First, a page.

Analysts: ‘Back off Mr Prime Minister’

For­mer di­rec­tor of the Uni­ver­si­ty of the West In­dies In­sti­tute of In­ter­na­tion­al Re­la­tions Prof Andy Knight sees Prime Min­is­ter Dr Kei­th Row­ley’s move to pen a let­ter to the British gov­ern­ment about an in­ac­cu­rate British Broad­cast­ing Cor­po­ra­tion (BBC) doc­u­men­tary that there are 40,000 Venezue­lans in T&T as lu­di­crous.

His com­ments came two days af­ter Row­ley ob­ject­ed to the BBC re­port ti­tled The Dis­placed which was cir­cu­lat­ed on so­cial me­dia.


On Mon­day, Row­ley said his Gov­ern­ment will write the British gov­ern­ment to set the record straight, stat­ing that his gov­ern­ment had on­ly reg­is­tered 16,000 Venezue­lans which would al­low them to work for one year in T&T.

The BBC, how­ev­er, stat­ed they are stand­ing by their re­port and cor­rob­o­rat­ed the 40,000 UN­HCR fig­ure that had been wide­ly re­port­ed, while British High Com­mis­sion­er Tim Stew said the BBC is in­de­pen­dent and its gov­ern­ment is com­mit­ted to free­dom of ex­pres­sion.

Knight said Stew was with­in his right to point out to Row­ley that the British me­dia, in­clud­ing the BBC, are in­de­pen­dent of gov­ern­ment, as they should be.

If Row­ley has in­for­ma­tion that is at odds with the BBC’s re­port­ing, Knight said he has every right as leader of the coun­try to present those facts.

“But he needs to do so tak­ing the high road,” he said.

Look­ing on from the out­side, Knight said Row­ley “ap­pears de­fen­sive and as though he has a very thin skin. Yes, he needs to chill. But to com­plain about the BBC to the British Gov­ern­ment is lu­di­crous. He will most like­ly get the same po­lite but firm re­sponse that the UK Com­mis­sion­er gave. If the PM goes fur­ther and tries to sti­fle the me­dia’s re­port­ing he stands to be per­ceived as dra­con­ian. It is not a good look at all.”

He urged Row­ley to “act prime min­is­te­r­i­al and diplo­mat­ic.”

In a democ­ra­cy, Knight said the pub­lic can de­cide which ver­sion of the nar­ra­tive they be­lieve and sup­port.

“I don’t think that the PM’s rail­ing against the BBC or com­plain­ing to the British gov­ern­ment about the me­dia’s in­de­pen­dent re­port­ing is go­ing to do much for his rep­u­ta­tion,” he said.

Knight said he has nev­er seen a leader who wins an elec­tion but “con­tin­ue to act, be­have and talk like he is the leader of the Op­po­si­tion. There is a sign of in­se­cu­ri­ty there that I just can’t un­der­stand.”

Po­lit­i­cal an­a­lyst Pro­fes­sor John La Guerre felt the sit­u­a­tion could have been han­dled dif­fer­ent­ly by Row­ley.

“His ap­proach was not al­to­geth­er cor­rect. I think he could have high­light­ed his con­cerns to the BBC giv­ing them a time in which to re­spond.”

If the BBC had failed to re­spond swift­ly to the is­sues raised, La Guerre said then Row­ley could have come for­ward and present his case.

La Guerre ad­vised the PM to drop the mat­ter.

“I think that mat­ter should be al­lowed to die a nat­ur­al death. Move on to new pas­tures. It does not make po­lit­i­cal sense to en­gage in a war with the me­dia be­cause the State will al­ways lose that kind of war.... that is an un­nec­es­sary and un­eco­nom­ic war. “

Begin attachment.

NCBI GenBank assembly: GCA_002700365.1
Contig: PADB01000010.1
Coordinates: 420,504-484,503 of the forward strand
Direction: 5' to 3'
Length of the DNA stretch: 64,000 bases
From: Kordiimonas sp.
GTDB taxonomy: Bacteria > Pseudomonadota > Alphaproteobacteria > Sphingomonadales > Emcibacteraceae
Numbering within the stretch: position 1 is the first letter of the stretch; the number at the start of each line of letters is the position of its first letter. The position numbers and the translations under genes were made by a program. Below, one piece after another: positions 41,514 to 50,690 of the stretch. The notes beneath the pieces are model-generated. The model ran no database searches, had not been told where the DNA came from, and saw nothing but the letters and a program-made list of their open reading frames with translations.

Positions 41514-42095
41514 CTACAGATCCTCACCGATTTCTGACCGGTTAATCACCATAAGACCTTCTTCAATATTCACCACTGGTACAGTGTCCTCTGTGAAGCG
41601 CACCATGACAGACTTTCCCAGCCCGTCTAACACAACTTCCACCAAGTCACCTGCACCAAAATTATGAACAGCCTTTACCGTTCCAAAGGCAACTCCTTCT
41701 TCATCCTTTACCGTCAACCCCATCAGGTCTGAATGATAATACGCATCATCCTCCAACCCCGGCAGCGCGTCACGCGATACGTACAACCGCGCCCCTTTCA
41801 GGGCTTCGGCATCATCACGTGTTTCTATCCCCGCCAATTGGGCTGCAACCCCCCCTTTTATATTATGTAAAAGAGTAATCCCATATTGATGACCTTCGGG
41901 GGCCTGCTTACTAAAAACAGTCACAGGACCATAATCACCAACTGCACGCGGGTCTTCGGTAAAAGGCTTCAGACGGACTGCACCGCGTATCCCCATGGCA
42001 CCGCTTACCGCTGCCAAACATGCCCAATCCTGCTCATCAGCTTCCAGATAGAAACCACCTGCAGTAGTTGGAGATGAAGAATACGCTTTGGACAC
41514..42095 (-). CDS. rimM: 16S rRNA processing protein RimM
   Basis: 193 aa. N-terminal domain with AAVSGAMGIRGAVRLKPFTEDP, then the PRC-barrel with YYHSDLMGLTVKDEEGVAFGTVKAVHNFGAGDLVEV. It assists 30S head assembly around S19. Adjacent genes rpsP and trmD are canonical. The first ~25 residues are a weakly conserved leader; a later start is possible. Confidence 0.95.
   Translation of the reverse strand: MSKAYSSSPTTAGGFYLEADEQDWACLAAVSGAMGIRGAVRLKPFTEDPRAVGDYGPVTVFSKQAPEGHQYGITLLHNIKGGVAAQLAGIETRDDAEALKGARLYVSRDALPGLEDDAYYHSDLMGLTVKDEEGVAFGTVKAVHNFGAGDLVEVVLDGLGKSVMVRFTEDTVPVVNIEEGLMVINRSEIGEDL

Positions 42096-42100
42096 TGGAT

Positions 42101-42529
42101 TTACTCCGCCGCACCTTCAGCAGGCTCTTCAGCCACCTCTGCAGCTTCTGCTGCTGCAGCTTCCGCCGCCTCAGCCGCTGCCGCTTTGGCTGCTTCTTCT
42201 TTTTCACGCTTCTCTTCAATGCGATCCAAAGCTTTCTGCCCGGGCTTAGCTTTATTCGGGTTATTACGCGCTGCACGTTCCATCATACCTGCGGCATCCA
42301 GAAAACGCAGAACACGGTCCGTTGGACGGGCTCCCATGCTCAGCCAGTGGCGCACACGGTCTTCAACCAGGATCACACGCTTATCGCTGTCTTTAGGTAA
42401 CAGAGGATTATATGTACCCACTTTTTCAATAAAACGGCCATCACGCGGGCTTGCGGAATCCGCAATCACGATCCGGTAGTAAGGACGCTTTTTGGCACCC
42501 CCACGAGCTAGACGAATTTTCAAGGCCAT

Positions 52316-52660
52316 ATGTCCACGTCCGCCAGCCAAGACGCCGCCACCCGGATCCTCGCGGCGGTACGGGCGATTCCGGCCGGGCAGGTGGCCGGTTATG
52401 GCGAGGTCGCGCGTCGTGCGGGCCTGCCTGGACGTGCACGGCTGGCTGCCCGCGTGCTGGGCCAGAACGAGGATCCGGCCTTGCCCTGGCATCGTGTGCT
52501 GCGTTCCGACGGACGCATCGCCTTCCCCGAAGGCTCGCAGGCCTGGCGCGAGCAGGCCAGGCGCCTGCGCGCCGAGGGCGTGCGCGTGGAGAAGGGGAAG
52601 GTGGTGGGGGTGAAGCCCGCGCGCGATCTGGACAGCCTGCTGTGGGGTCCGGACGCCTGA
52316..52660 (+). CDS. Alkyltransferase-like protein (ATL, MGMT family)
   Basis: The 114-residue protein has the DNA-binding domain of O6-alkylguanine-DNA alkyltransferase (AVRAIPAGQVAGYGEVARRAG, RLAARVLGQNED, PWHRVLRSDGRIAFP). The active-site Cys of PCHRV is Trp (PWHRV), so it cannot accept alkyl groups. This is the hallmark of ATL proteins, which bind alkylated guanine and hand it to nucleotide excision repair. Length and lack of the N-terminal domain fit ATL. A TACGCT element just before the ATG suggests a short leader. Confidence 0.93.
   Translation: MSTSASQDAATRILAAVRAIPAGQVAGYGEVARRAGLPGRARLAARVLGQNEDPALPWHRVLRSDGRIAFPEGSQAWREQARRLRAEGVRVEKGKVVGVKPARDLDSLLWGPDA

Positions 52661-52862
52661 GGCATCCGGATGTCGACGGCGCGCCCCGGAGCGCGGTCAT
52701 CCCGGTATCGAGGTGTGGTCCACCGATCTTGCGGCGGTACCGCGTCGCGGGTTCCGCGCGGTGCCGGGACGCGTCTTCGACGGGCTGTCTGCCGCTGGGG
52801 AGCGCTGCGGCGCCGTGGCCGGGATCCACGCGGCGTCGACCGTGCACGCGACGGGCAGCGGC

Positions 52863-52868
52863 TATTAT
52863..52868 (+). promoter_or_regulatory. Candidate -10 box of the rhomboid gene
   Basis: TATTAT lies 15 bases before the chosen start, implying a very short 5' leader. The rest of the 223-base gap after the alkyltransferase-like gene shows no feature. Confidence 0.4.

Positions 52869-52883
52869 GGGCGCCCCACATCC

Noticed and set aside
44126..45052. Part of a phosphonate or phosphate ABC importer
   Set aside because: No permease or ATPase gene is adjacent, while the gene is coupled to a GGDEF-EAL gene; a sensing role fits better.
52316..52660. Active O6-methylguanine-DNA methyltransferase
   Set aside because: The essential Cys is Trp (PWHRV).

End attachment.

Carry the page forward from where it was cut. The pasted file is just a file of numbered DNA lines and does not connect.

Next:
He said at­tack­ing an in­ter­na­tion­al pow­er me­dia house like the BBC will on­ly bring in­ter­na­tion­al rows and com­pli­ca­tions for T&T.


“I don’t think this fight is worth it. The Prime Min­is­ter should back off.”

Yes­ter­day, Rhon­dall Fee­les pres­i­dent of the Sin­gle Fa­thers As­so­ci­a­tion of T&T took to so­cial me­dia to con­demn the doc­u­men­tary, stat­ing it showed that T&T was not hos­pitable and wel­com­ing to Venezue­lans to our shores.

Fee­les said the doc­u­men­tary did not de­pict us in a pos­i­tive light.

“All the big­ger na­tions...I heard they say all kinds of things about Trinidad. You know what, I ain’t hear any­body say thanks Trinidad and To­ba­go as yet. We as Trinida­di­ans we ain’t go say noth­ing. We go let peo­ple say any­thing be­cause it seems to be po­lit­i­cal.”

He said T&T has “a se­ries of prob­lems with racial di­vide that we have been try­ing to rec­ti­fy for years.”

Speak­ing on the Morn­ing Brew pro­gramme yes­ter­day, for­mer ed­i­tor at the BBC Orin Gor­don de­scribed the re­port as “ su­per­fi­cial in parts” and hav­ing “some flaws.”

Gor­don who worked with the BBC for 20 years said, in essence, the re­port of Venezue­lans flee­ing Nico­las Maduro’s gov­ern­ment and what they were go­ing through in a neigh­bour­ing coun­try was cap­tured ac­cu­rate­ly.

“I think Prime Min­is­ter Row­ley, with the great­est re­spect, fun­da­men­tal­ly mis­un­der­stands the re­la­tion­ship be­tween an en­ti­ty such as the BBC and the Gov­ern­ment,” Gor­don said.

The BBC which guards its in­de­pen­dence zeal­ous­ly, Gor­don said re­ceives fund­ing from the British pub­lic and not the gov­ern­ment.

“The mes­sage from the Prime Min­is­ter to the British High Com­mis­sion­er seems to sug­gest that the Gov­ern­ment that the British High Com­mis­sion­er rep­re­sents could tap the BBC and to tell them, look, you are wrong to Trinidad and To­ba­go.”

He said Stew “isn’t able to ex­ert that in­flu­ence on the gov­ern­ment and the gov­ern­ment isn’t able to ex­ert that in­flu­ence on the BBC.”

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